- TunnelBear: Settings -> VigilantBear (“Block all traffic while TunnelBear connects and reconnects”)
- AnonymousVPN: Settings -> Enable Kill Switch and Allow local network connections
- PureVPN: Preferences -> Advanced Options -> Internet Kill Switch -> Activate Internet Kill Switch and Auto-redial if VPN connection drops and Stop Internet even if I disconnect the VPN manually
Alternatives to kill switches
If your virtual private network application doesn’t come bundled with a kill switch and if you don’t want to manually configure system firewall settings every time you want to establish a secure Internet connection, you can turn to other, non-VPN utilities that can accomplish the same task while running with VPNs side by side.
Available for Windows and macOS, VPN Watcher is a software program designed to monitor your VPN connections and disconnect any preferred applications as soon as the VPN connection is down. Other similar apps are VPN Lifeguard (Windows only) and VPNCheck (Windows and Linux).
How to manually restore Internet access
As previously discussed, the VPN kill switch has two major roles: to cut Internet access on connection drops and to restore it when the connection is working properly again. However, some VPN services might have trouble with the second part. If it fails to restore Internet access, it means that the application fails to revert firewall settings to the previous state, leaving your computer without a working Internet connection.
Don’t worry, you can fix it by following these steps:
1. Make sure the VPN service isn’t set to always block Internet connections
Some virtual private network apps come with settings for taking over the firewall only on connection drops, and for restricting network access at all times (for as long as the application is running).
If you cannot open any pages on your web browser after you just enabled the kill switch, go back to the VPN’s settings area and make sure you didn’t accidentally set it to always block Internet connections.
2. Make sure to confirm your new settings before going online
Many software applications take a modern approach toward settings and don’t require confirmation anymore: you just have to choose your preferred options and that’s it! Even so, there are still VPN services out there that require you to click the “OK” or “Apply” button.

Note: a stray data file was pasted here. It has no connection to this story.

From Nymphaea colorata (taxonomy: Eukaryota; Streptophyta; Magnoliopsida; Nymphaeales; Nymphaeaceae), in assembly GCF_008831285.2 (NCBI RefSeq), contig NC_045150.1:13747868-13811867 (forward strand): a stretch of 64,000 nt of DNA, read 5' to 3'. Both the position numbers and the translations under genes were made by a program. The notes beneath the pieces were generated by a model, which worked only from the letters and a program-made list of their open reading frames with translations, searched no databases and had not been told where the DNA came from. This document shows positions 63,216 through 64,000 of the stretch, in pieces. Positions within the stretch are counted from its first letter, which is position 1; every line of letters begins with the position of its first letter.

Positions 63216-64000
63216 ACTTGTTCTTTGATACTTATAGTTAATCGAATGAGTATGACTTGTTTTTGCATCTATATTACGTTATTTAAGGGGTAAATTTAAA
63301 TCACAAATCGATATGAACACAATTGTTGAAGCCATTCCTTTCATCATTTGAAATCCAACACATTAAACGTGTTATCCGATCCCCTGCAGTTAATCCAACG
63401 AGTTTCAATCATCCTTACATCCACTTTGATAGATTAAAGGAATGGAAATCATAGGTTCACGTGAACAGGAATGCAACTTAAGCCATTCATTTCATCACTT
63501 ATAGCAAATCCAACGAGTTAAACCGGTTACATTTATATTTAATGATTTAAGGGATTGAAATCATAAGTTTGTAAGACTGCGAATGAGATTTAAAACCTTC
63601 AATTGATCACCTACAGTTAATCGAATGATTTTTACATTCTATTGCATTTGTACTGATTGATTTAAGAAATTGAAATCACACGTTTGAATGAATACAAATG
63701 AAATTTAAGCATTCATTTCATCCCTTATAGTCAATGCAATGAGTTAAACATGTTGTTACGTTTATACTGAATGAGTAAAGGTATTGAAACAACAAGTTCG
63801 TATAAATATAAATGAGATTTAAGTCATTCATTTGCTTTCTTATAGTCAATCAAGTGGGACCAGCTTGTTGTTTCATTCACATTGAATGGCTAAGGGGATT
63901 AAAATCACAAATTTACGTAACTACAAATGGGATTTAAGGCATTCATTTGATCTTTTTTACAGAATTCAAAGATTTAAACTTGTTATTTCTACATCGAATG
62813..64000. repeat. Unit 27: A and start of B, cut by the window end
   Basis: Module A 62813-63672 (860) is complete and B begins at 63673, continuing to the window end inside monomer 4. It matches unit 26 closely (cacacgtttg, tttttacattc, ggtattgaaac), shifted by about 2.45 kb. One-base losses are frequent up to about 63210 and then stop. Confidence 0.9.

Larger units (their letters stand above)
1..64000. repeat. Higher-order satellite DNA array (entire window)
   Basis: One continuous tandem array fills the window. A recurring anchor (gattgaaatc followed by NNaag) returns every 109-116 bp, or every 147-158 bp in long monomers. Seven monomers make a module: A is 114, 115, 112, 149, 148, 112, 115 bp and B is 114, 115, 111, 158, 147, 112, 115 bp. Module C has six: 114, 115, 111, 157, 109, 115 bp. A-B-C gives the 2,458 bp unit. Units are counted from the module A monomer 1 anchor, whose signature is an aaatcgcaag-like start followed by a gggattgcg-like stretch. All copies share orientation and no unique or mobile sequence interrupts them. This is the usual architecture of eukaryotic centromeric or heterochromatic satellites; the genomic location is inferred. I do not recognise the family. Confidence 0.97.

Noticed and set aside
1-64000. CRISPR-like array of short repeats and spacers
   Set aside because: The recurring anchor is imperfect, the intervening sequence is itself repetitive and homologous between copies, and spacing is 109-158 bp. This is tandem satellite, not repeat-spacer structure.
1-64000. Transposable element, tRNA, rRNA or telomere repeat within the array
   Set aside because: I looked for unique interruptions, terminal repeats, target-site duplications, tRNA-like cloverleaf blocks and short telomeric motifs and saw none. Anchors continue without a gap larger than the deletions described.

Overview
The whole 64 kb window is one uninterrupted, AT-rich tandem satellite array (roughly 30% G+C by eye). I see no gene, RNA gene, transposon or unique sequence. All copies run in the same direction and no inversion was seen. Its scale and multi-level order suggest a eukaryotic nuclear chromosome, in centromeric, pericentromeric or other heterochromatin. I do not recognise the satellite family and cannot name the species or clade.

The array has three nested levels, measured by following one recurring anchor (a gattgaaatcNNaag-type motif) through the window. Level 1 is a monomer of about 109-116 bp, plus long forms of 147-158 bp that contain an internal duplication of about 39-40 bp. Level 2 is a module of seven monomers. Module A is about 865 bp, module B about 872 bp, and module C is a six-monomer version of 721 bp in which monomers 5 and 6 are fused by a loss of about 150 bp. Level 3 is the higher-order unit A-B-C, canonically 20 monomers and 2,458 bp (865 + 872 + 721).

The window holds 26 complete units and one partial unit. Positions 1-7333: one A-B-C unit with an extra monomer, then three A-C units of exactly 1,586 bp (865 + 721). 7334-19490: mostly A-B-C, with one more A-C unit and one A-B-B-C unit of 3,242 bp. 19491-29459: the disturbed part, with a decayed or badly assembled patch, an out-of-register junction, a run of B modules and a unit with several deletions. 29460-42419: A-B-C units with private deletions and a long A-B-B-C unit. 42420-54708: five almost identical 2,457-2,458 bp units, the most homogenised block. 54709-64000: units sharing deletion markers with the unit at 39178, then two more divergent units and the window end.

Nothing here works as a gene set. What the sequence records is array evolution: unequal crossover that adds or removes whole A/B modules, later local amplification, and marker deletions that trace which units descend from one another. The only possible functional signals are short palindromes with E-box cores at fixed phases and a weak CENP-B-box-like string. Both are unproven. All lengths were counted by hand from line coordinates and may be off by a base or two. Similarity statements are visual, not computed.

When you’re using the browser and failing to open any webpage, make sure that you actually confirmed VPN settings and didn’t just leave the options panel open but hidden behind your browser window.
3. Restart your web browser
Depending on the operating system, platform and web browser you use, it might be necessary to restart your browser every time there was something changed by your firewall. In fact, it’s really important to check this before using your VPN connection.
If your web browser was already running before connecting to a VPN server, it might remember your real IP address in the browser cache, thus exposing your identity and browsing activity to your ISP.
4. Quit and restart your VPN application
If the previous steps didn’t restore the Internet connection, then there’s definitely something wrong with your virtual private network provider. To test this, exit the program and open a browser page while staying connected to the public Internet (keep in mind that you will be exposed at this point). If it works, it means that your VPN tool cannot restore firewall settings.
Launch the VPN tool and run the same test. If the Internet connection is still down, then your VPN is set to always overwrite the system firewall, even if you attempted to disable this option from the service’s graphical interface. It’s clearly a bug, so you can either contact customer support to draw their attention toward this, or switch to a different VPN provider with a kill switch that actually works the way it should.
5. Manually restore firewall settings
Finally, if your system firewall was permanently affected (the Internet connection is down even after closing the VPN app), then you have to visit your firewall’s settings and restore them to default. While you’re at it, go the system area responsible for filtering apps with Internet privileges, in order to allow apps to go online using the private and public networks.
Even the best VPN services can have connectivity issues from time to time, whether it’s their fault or not. The important part is learning how to deal with these scenarios, and this is where the VPN kill switch comes into play. It’s a must-have tool for any users interested in protecting their online anonymity at all times, even when the VPN application stops working properly.